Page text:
Put away where?

  He managed to search the room by flailing about, lifting his head only to have it fall back hard upon the floor. He was alone. They were certain he wasn’t going anywhere.

  He managed to hurl his right arm upward and allow it to fall across his shirt pocket and the ball-point pen clipped upon it.

  Minutes later he had it closed in his fist and his shaking thumb had pressed down, releasing its point.

  Holding the pen as if his life depended upon it, he rolled across the room to the small desk. Quivering, his body jerking in strange and uncoordinated spasms, he pulled himself up to his knees. He reached out and pulled the small stack of hotel stationary toward him.

  The papers fluttered out around him and he sprawled out, holding the pen in his fist.

  He closed his eyes as tightly as he could after setting his shaking fist at the top left hand corner of the sheet of white paper. He gripped the pen with all his strength even though this caused the rest of his body to react in paroxysms.

  He took his time. He knew he could not hope to do more than to print his given name and the word help. Even this pushed out of the balcony would be enough to alert the other U.N.C.L.E. agents in the immediate vicinity.

  He exhaled at last, dropping his head upon his arm. He cried out his success in wild laughter, recoiling from the unnatural sounds pouring across his mouth. He didn’t care, it was laughter. It was triumph. It was mind over convulsive muscle.

  He lifted his head, staring at the short distance to the double doors standing open to the balcony. He had only to grip the paper, roll over there and let the wind catch it. Miss Wild will see you safely put away.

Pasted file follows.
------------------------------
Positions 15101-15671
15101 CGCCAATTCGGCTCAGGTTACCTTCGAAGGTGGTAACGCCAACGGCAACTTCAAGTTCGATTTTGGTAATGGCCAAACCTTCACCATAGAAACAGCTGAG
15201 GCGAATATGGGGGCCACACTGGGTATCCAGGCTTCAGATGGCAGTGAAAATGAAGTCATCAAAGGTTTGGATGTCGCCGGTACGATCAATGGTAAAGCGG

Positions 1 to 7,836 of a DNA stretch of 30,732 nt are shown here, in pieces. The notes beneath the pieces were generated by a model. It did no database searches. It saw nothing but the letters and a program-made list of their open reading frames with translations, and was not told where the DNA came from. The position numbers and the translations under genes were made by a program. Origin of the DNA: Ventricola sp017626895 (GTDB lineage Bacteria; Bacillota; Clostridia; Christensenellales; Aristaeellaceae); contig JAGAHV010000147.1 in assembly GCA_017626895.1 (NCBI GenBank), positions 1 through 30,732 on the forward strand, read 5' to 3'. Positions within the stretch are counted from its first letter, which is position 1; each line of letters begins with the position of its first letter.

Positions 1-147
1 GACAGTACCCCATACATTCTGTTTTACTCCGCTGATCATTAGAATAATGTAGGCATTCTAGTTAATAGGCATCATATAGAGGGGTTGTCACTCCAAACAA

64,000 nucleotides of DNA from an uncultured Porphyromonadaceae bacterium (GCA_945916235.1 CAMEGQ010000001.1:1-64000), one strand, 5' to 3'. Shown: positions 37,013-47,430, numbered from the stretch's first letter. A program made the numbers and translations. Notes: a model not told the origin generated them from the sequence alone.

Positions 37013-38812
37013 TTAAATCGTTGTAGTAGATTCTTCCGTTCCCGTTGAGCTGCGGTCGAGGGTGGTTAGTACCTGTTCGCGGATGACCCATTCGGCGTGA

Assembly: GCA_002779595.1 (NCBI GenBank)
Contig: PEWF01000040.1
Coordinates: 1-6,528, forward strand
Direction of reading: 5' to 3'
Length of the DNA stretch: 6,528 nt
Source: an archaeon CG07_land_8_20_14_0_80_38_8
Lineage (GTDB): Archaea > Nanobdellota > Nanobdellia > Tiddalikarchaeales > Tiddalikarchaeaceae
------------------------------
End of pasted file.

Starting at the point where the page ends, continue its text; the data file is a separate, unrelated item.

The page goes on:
Maybe she would, Sam.

  He finally was able to force his fist to open and let the pen drop to the floor. Then he turned his attention to closing either of his hands on the paper on which he had written, Illya. Help.

  He stared at the paper upon which he had written so agonizingly.

  The sound that burst from his mouth was a sob of agony, and it sounded like one. He cried out violently, helplessly. The words his mind had struggled so long with were not words at all. There was nothing on the paper except the meaningless scribbling of a three-year-old child.


  SOLO MOVED the spirits of ammonia under Barbry’s nose.

  “No.” She sat up protesting, pushing the small bottle away from her nostrils.

  “You all right?”

  A slight shudder coursed through her at the sound of Solo’s voice. Obviously, it brought back abruptly the reason why she had fainted.

  “How did I get here?” She opened her eyes, staring about her in alarm.

  “There’s nothing to be afraid of—”

  “Let me decide that.” Her voice quavered.

  “You’re all right, Barbry. You fainted in the restaurant. I didn’t want to attract too much attention to us, so a waiter and I walked you out to a taxi, and I brought you here.”

  She met his gaze. “Yes. You brought me here. Where am I?”

  “You’re all right. You’re in my room at the St. Francis Hotel.”

  “You’re a sneaky worker, aren’t you?”